Simon’s objectives are to help in establishing baseline information of sand dune invertebrates and their habitats in the BOP region by taking an active role in setting and checking traps, characterising vegetation at the sites and working with volunteers over the summer.
His objectives include: paving the way for further studies of dune invertebrates and ecology in New Zealand; promoting dune invertebrates within the community; involving the community in the preservation of our precious coastal dunes; producing an educational booklet about dune invertebrates to be distributed; creating and erecting educational signs at the sites; and creating an insect reference collection to be held at the BOP Polytechnic.
Amanda Bierre (18), Yr13 Taupo-nui-a-Tia
College, Taupo, Host: Taupo District Council
Research: Investigation into water usage and products of the Taupo District Council
To reduce its water usage the council needs to know how much water is being used within its buildings and public areas such as reserves, public facilities and other amenities. The council has many different buildings both within the CBD and around the district. This project will involve a series of audits of these sites. Different options to reduce water use will be drawn from these audits. The project will involve locating areas within council that use the most water and suggesting ways for them to reduce their usage.
(17), Yr 12 Nelson College for Girls, Host: Cawthron
Research: Impact of catering consumables
Brittany’s objective is to develop an understanding of the full life-cycle impact of catering consumables, paper cups, cutlery, etc, at public events held in Nelson. She will work with the Nelson City Council to look at ways of measuring the impact of these items and analysis tools will be developed to measure the greenhouse gas (GHG) footprint on products. This, in combination with the effect of waste schemes in the Nelson area, will help Brittany to compare different catering products. It will also be important to account for the cost of these products, and how easily accessible they are to council. Brittany will be looking at the triple bottom line effect of an aspect of waste associated with council activities, such as events, that can be managed in Nelson. Her methods and results can then be shared with other councils around New Zealand.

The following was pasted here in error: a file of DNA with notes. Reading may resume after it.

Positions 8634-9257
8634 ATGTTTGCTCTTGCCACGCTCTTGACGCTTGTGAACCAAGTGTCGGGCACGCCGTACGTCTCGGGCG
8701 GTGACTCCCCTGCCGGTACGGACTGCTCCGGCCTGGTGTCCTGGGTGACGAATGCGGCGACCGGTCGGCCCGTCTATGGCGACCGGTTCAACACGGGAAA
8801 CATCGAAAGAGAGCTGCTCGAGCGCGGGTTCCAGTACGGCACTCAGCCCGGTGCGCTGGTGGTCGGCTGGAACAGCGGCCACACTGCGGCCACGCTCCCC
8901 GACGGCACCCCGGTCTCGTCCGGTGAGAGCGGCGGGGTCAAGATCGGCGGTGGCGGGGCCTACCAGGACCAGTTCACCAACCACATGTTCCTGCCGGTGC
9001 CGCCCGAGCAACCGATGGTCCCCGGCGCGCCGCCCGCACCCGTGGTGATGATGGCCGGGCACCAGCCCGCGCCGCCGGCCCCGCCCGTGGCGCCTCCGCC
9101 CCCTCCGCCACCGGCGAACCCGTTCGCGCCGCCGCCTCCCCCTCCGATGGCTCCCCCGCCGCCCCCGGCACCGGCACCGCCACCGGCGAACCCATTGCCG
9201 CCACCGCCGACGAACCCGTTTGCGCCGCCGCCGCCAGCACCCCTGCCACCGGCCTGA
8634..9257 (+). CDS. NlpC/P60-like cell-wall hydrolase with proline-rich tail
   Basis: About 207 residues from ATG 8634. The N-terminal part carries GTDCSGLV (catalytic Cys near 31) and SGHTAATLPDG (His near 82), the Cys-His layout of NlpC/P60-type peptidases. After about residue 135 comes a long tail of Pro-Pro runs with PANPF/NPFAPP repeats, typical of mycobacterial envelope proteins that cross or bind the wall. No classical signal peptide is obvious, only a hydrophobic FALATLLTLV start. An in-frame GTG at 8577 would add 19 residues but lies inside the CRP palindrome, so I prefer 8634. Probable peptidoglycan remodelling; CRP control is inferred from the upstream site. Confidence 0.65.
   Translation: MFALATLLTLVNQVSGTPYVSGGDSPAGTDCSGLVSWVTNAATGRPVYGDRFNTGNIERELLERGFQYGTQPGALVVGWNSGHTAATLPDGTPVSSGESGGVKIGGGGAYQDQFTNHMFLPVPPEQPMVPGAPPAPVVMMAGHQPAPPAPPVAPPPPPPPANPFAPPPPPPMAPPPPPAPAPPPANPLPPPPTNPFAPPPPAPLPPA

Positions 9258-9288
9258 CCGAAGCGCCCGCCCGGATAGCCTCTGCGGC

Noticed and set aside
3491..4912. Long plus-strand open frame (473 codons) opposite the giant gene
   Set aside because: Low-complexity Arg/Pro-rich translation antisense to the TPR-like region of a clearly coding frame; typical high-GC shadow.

Amanda Chamberlain (21), Year 3 University of
Otago, Host: Otago University Zoology
Research: Investigation into birth in the live bearing McCann’s skink
Amanda’s aim is to aid captive management efforts of threatened and endangered skinks. She will provide the first detailed records of parturition (childbirth) in NZ lizards, and this data will be used to provide guidance for conservation and captive management of other New Zealand lizards. Her research will include establishing the vulnerability of offspring immediately following birth, especially to infanticide; determining the extent of interaction between mother and offspring during birth; estimating the key factors involved in successful live births; and developing a tool for captive managers to identify when parturition is imminent.
Video footage of parturition and mother/offspring interaction of 39 mothers taken by Amanda during summer 2007/08 will provide the basis for this research. The sample size is greater than that of any previous study of this kind worldwide.
information see http://www.rsnz.org/education/bayerboost/
Bayer: Science For A Better Life
Bayer is a global enterprise with core competencies in the fields of health care, nutrition and high-tech materials. The company’s products and services are designed to benefit people and improve their quality of life. At the same time Bayer creates value through innovation, growth and improved earning power.
The Group is committed to the principles of sustainable development and acknowledges and accepts its role as a socially and ethically responsible “corporate citizen”. Economy, ecology and social responsibility are corporate policy objectives of equal rank. In fiscal 2007, Bayer employed 106,200 people and had sales of €32.4 billion. Capital expenditures amounted to €1.9 billion, the R&D budget to €2.6 billion. Form more information visit www.bayer.com
About the Royal Society of New Zealand
The Royal Society of New Zealand is an independent, non-government organisation with the objective of advancing and promoting science and technology. It is the Academy of Sciences for New Zealand and has a membership of more than 1500 individual scientists and technologists as well as about 50 constituent organisations.
promotes science and technology through various channels
including education programmes for primary and secondary
school students and teachers and the provision of advice to
government to promote evidence-based policy. The Society
also administers government research funds (for research of
excellence in New Zealand as well as international
For more information visit www.royalsociety.org.nz/